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Preview Material for Exam 4 - Spring 2011
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Use a #2 pencil to fill in the information on your NCS answer sheet.  Put your O-Key Account Username in the boxes indicated for LAST NAME and darken the appropriate circles. Write your Name (Last, First) and Star in the space above the boxes containing your O-Key Account Username. Darken the (S) in the last column of the name circles. Enter the number 1114 and darken the corresponding circles in the first 4 columns of the “Student ID.” Failure to perform this correctly will incur a -10pt handling fee. Read all questions and answers carefully before choosing the single BEST response for each question. Feel free to ask the instructor for clarification. You may only use the calculator provided during the test.

  table 1

important equations:      r = b – d        G  =  r N         G = r N [ (K-N)/K ]
You may only use the calculator provided during the test!!!


The scientist in a winery is assigned the task of determining which sugar is best to add to the grapes to speed the alcohol formation by yeast.  The scientist is supplied with three sugars – glucose, fructose, and sucrose.  Glucose and fructose are both simple 6- carbon sugars (C6H12O6). Sucrose is made by combining glucose and fructose to make a 12-carbon sugar (C12H10O5). The scientist sets up four containers to run the test as follows:















While the many species of tortoises and finches on the Galapagos islands are famous, there are many other unique sets of species on those islands. In 2009, Drs. Parent and Crespi studied land snails in the genus Bulimulus and found some seventy endemic species (i.e. found no where else). 

Tay Sachs is an autosomal recessive disease caused by a mutation in the HEX A gene. The disease results in the inability to produce Hexosaminidase A, which breakdown gangliosides. Gangliosides are necessary during development but result in neurological disorders and death by age 4 if they accumulate. 


Siscowet trout are native to Lake Superior. Compared to Lean trout, Siscowet trout are unique in that they are naturally obese (containing up to 70% body fat). They swim in the deeper waters (~1000 ft) of Lake Superior and eat herring. In the absence of herring they directly eat the food of herring, freshwater shrimp. Trout have well developed vision, including four types of cone cells. Siscowet trouts were a delicacy among the Ojibwe due to high content of essential fatty acids, and ease of cooking. However, the Great Lakes Fisheries Commission (GLFC) has advised against consuming Siscowet trout for the last few decades due to high amounts of fat-soluble contaminants (e.g., PCB) that have runoff into the lake from industries.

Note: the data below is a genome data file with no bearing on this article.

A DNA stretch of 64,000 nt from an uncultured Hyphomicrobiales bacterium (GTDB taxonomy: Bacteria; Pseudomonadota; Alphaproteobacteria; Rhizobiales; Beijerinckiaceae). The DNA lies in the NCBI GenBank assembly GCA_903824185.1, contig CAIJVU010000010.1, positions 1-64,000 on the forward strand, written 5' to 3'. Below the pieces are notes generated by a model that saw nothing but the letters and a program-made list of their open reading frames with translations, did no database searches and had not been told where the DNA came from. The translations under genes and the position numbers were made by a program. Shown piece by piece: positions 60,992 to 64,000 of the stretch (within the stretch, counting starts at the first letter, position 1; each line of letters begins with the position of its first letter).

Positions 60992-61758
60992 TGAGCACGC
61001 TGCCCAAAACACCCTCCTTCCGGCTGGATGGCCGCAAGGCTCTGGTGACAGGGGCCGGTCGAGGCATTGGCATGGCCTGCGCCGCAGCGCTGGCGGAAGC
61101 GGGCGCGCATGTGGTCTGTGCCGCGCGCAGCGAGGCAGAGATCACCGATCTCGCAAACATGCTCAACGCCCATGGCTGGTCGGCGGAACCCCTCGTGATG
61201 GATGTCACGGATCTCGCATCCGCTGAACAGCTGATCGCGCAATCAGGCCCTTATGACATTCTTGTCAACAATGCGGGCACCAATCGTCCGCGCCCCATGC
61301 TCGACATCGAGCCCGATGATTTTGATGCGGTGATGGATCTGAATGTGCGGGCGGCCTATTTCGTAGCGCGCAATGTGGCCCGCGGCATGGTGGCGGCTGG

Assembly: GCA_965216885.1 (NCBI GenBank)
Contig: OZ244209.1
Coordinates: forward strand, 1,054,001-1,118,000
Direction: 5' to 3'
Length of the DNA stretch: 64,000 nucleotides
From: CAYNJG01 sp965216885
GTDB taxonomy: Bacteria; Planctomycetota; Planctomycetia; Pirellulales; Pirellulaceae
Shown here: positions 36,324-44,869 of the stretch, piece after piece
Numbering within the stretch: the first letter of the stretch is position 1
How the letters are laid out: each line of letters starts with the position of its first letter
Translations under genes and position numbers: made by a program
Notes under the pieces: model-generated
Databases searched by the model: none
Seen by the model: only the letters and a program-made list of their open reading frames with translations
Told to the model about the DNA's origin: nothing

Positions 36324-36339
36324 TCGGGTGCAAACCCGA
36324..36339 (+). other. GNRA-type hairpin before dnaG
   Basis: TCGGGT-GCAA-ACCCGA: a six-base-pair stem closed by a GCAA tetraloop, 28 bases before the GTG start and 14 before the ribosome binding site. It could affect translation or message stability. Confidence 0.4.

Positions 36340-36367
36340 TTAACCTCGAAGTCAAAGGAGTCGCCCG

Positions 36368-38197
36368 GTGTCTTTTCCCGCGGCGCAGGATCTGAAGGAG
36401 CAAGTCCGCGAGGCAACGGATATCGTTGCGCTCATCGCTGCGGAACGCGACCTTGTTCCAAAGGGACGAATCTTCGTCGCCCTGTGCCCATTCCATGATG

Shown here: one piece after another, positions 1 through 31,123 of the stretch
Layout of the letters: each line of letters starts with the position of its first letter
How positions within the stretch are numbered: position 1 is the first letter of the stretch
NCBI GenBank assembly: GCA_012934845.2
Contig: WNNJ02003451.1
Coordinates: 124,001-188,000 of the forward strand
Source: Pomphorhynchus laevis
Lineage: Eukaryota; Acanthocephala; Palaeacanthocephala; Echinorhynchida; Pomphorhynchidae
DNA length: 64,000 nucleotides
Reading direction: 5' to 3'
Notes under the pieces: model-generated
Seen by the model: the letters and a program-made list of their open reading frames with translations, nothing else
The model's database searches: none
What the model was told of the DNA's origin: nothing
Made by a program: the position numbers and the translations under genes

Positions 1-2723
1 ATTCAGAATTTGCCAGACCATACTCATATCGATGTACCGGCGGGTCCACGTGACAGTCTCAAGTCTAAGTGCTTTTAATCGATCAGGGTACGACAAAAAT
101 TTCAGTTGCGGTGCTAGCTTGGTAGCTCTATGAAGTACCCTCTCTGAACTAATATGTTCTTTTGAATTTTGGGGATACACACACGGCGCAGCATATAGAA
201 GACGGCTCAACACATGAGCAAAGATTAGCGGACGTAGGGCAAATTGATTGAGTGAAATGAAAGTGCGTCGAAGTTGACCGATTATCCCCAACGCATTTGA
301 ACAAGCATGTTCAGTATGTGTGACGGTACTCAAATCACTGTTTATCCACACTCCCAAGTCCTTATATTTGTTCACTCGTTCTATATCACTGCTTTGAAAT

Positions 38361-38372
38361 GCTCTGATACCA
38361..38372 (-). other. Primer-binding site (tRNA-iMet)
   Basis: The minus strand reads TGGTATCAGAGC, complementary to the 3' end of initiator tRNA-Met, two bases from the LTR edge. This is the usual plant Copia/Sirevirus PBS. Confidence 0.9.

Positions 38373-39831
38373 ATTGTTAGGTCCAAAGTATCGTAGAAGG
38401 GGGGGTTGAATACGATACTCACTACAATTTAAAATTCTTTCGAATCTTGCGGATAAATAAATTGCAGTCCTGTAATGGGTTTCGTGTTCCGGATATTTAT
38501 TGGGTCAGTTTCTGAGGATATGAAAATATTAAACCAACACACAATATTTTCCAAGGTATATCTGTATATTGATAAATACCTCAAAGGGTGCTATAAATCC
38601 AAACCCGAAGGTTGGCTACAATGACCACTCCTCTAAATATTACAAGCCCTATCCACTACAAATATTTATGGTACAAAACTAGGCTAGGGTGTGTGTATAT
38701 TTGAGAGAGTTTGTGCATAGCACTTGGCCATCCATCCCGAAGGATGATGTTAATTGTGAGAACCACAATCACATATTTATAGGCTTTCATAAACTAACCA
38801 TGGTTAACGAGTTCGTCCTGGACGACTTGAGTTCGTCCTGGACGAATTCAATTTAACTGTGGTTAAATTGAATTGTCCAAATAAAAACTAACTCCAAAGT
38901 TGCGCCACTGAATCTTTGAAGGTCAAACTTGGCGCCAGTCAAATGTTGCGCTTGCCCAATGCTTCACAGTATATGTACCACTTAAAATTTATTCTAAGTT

Pesticides such as Chlorpyrifos in the area surrounding Lake Superior eventually runoff into the lake. A Minnesota Fisheries official wants to determine whether such runoff affects Siscowet trout. She collects similar-aged and -sized Siscowets from the lake and exposes them to varying concentrations of Chlorpyrifos, and measures fish respiration, growth, and other vital signs. ) Lake Erie has a longer history of Chlorpyrifos runoff, and higher Chlorpyrifos concentrations. A Fisheries official in Ohio conducts a similar experiment and finds that Siscowet trout in Lake Erie are not affected by Chlorpyrifos presence. She determines that Erie Siscowets have evolved resistance to Chlorpyrifos.

Both the hypothalamus and the pituitary gland are vital to the control of your body’s metabolism because of  the variety of hormones they secrete. The hypothalamus secretes vasopressin, which can elevate blood pressure by stimulating contraction of muscles surrounding arteries. The hormone vasopressin promotes the reabsorption of water by the kidney. The lack of vasopressin secretion causes a syndrome known as diabetes insipidus—resulting from the inability of the kidney to reabsorb water. The anterior pituitary gland includes among its secretions thyroid stimulating hormone [TSH]. This hormone stimulates thyroxin secretion from the thyroid gland.

After the recent Tsunami struck the coastal scrubland in which a population of California mice were living, 4 pairs of mice were washed away to one of the small coastal islands.